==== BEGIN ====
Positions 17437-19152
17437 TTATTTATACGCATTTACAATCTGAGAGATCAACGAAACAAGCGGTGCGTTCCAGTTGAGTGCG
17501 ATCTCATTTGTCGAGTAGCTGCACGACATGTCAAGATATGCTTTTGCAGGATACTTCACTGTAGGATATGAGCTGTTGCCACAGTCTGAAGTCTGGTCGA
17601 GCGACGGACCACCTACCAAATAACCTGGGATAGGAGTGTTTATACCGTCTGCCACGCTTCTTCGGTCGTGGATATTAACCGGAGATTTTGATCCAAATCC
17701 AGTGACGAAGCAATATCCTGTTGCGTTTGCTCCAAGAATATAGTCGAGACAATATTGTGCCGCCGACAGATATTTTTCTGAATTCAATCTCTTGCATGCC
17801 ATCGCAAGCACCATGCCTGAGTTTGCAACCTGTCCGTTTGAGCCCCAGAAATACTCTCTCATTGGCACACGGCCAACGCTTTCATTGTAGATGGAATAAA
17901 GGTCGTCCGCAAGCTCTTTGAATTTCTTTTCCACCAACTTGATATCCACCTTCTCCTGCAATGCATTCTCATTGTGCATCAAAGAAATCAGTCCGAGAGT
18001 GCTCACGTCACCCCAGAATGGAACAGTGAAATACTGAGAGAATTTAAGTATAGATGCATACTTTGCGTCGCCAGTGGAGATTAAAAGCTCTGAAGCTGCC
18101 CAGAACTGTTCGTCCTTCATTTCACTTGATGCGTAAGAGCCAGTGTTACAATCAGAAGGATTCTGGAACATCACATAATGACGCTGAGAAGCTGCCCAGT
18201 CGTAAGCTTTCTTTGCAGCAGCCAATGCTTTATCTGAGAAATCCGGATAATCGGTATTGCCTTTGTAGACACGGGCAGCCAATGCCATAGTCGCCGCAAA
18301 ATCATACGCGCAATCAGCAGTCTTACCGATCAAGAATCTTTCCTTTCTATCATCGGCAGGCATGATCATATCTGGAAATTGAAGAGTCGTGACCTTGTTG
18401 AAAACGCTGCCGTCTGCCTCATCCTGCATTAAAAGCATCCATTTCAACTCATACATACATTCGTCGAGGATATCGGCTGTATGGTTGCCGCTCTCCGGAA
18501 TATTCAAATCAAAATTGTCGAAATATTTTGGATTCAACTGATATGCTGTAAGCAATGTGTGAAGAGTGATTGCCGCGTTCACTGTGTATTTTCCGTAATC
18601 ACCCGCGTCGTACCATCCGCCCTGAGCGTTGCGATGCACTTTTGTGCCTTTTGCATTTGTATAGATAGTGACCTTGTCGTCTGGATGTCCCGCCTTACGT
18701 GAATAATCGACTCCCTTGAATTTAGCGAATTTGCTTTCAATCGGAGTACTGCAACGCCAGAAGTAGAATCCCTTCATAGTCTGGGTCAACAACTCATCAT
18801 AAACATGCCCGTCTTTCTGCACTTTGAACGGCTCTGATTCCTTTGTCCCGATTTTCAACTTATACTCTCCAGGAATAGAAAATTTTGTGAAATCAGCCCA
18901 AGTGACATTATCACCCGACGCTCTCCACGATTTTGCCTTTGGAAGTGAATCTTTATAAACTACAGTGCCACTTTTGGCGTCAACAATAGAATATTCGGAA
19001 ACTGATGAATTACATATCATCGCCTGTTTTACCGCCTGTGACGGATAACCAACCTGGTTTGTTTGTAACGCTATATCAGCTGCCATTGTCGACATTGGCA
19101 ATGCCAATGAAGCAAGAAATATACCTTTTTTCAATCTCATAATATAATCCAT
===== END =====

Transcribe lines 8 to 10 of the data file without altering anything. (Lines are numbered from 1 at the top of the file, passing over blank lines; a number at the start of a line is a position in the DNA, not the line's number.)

18001 GCTCACGTCACCCCAGAATGGAACAGTGAAATACTGAGAGAATTTAAGTATAGATGCATACTTTGCGTCGCCAGTGGAGATTAAAAGCTCTGAAGCTGCC
18101 CAGAACTGTTCGTCCTTCATTTCACTTGATGCGTAAGAGCCAGTGTTACAATCAGAAGGATTCTGGAACATCACATAATGACGCTGAGAAGCTGCCCAGT
18201 CGTAAGCTTTCTTTGCAGCAGCCAATGCTTTATCTGAGAAATCCGGATAATCGGTATTGCCTTTGTAGACACGGGCAGCCAATGCCATAGTCGCCGCAAA